17

I started getting seriously into bike work circa 2002 and was lucky enough to come across Jobst Brandt's view of the topic around that time. Since then, most of which time I've spent working as a mechanic, I've observed that the Brandtian observations of the mechanical dynamics at hand are wholly correct, but I don't agree with him on what to do about it. He ...


11

Judging from your videos, it appears that the chainrings and crank are no longer connected. It appears that you have something called a one-piece crankset. If you are confident that you can learn how to disassemble it, I’d say you’re up for the repair. Once you have the crank off the bike, you’ll be able to see how the chainrings and crank arm are connected. ...


9

Carbon is the dominant frame material in performance bicycles. You can't thread carbon. There are two ways to get bottom bracket cups into a carbon frame: bond (industrial-strength glue) an alloy sleeve into the shell, or use a press-fit system. You are potentially adding several manufacturing steps by adding a threaded sleeve to a carbon frame, and the ...


9

Threadless cartridge BBs have their place, and that place is where the threads are destroyed. Thankfully you're not there yet. They are a compromise because they tend to have creak issues sooner or later no matter what. You should take the frame to a shop with a proper piloted BB tap set. One side of your shell looks fine. The fix is to install the pilot ...


8

Some mechanic might have put a liberal amount of grease in the BB shell and also in the head-tube prior to assembly. Then copiously greased the seat-post as well. Grease has a tendency to migrate, especially in hot weather and move to the strangest places, the bike may have been stored upside down, head or tail-up. Think of it as a gift from whoever put it ...


8

Modern cranksets either have 24mm-ish width spindles, or 30mm-ish spindles. DUB (28.99mm spindle) falls into the latter category. GXP spindles (24mm, tapered to 22mm on one side) fall into the former. Almost all press fit bottom bracket shells can take cranks with 30mm or similar spindles. Trek’s BB90 bottom bracket standard appears to be an exception. That ...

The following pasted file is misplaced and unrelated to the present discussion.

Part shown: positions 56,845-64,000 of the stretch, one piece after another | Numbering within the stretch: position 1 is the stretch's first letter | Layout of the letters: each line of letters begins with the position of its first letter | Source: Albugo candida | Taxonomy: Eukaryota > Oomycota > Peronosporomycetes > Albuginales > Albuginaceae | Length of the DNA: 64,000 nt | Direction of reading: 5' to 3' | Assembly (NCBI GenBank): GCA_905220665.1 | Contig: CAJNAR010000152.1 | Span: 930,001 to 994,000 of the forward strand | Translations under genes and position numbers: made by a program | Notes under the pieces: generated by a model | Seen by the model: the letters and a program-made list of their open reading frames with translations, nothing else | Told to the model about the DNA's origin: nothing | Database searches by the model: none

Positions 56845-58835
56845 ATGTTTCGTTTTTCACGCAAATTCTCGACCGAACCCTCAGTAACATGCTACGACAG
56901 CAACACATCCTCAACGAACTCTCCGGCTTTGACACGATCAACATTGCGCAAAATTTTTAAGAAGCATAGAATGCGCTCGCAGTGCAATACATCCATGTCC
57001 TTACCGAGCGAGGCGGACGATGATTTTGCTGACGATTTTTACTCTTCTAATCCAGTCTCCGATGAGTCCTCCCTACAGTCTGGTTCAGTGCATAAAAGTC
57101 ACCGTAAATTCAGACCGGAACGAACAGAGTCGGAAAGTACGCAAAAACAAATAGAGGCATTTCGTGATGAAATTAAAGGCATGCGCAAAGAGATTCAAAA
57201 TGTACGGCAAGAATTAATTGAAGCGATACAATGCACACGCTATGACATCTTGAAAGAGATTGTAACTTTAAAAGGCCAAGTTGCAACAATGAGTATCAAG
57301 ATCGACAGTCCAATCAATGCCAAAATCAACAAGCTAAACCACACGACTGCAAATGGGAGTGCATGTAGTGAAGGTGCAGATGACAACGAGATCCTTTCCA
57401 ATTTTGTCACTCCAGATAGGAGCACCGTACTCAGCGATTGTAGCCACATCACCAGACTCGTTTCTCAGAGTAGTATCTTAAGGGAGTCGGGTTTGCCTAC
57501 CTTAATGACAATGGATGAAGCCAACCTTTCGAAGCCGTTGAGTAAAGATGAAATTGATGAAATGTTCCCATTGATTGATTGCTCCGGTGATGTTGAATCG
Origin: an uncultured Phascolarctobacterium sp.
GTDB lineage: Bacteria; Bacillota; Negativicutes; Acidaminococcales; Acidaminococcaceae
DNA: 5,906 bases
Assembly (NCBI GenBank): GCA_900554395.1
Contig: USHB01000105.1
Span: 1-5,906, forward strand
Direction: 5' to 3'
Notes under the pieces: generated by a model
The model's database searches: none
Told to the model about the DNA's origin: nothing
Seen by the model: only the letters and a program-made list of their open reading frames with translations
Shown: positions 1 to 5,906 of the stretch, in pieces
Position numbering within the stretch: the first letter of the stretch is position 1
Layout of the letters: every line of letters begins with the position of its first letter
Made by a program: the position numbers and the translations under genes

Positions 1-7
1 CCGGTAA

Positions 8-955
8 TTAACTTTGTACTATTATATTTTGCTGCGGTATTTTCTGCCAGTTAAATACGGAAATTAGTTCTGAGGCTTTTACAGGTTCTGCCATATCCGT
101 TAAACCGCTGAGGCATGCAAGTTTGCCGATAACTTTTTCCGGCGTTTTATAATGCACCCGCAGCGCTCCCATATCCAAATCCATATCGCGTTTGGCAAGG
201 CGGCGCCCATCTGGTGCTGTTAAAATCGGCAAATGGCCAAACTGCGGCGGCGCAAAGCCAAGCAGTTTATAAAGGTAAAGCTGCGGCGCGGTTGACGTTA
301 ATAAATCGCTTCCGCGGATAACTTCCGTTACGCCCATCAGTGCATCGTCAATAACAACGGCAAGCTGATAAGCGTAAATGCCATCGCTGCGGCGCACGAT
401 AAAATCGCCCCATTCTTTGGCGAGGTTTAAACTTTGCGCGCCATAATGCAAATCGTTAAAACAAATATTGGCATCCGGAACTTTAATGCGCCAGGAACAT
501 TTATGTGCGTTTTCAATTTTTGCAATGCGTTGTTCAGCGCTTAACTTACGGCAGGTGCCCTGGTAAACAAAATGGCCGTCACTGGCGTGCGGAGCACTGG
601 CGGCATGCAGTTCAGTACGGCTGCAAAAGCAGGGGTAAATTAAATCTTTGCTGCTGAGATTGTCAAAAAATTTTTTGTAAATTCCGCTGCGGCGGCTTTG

7

You're going to need to replace the entire BB. The drive side cup is reverse threaded. (This isn't true of older bikes of certain nationality, but the nylon cable guide suggests yours is new enough for this not to be a concern.) To answer your questions: The squareness of the cups is very important for the BB to function. To get the cup out without ...


6

While we don't have your bike in hand, or at least a video of the issue, it sounds more like your freewheel or your freehub has failed. I suspect that new cyclists might say the gears have failed. Edit: This answer actually mis-diagnosed the problem (albeit I'd argue for good reason - it was given before videos were provided!). I'm leaving it up for general ...


6

The sleeve provides a tiny amount of extra protection for the bearings and is not structural in this instance. They are often fiddly to fit on these "boutique" bottom brackets and even people who deal with them frequently can cock up the tube alignment from time to time. You may be able to break it up with a screwdriver, if it's brittle enough, to ...


5

Nathan's answer covers it all, but to expand on the last point... That cup is dead. Your last resort is to cut the cup out - I've done it once. In my case the bearings had failed, and the rider was rubbing the BB axle on the cup directly, slowly eroding through the casting. The cup would not turn even using the correct BB cup wrench a park HCW-4 You ...


5

SunRace spec sheets show the crank bolts should be M8x1.0. The bolt diameter is 8mm and there is 1mm betwween thread peaks. This size is by far the most common. However there are other standards. Truvativ seems to have the most variations using M8, M12, M15 plus some self extracting bolts. If the bolts starts but binds it is likely the right diameter but the ...


5

What you need to do is look up the total capacity specifications of both your front and rear derailleurs. For a front derailleur the total capacity is just the largest difference between the largest and smallest chainring tooth counts the derailleur can handle. The total capacity is for a rear derailleur is the largest (difference between the largest and ...


5

Once you get the bearing and cup off the spindle, you can assess the state of the bearings a little. Turn them with your fingers while pushing hard in both the radial and lateral directions. This kind of test isn't perfect because the loads applied in use are so much higher, but sometimes it can reveal notchiness or roughness that lets you know you'd be ...


5

Probably ISIS splined. That’s the only one with splines of that length with the smooth end. https://www.sheldonbrown.com/bbsize.html


5

This looks like a standard British bottom bracket with a fixed cup and adjustable cup. This article gives a good overview of how to service. It looks like your lockring is missing. Also, it doesn't look like you'll be able to use a pin spanner on the adjustable cup. Not clear from the photo what kind of wrenching affordance the cup has, but it should have ...


5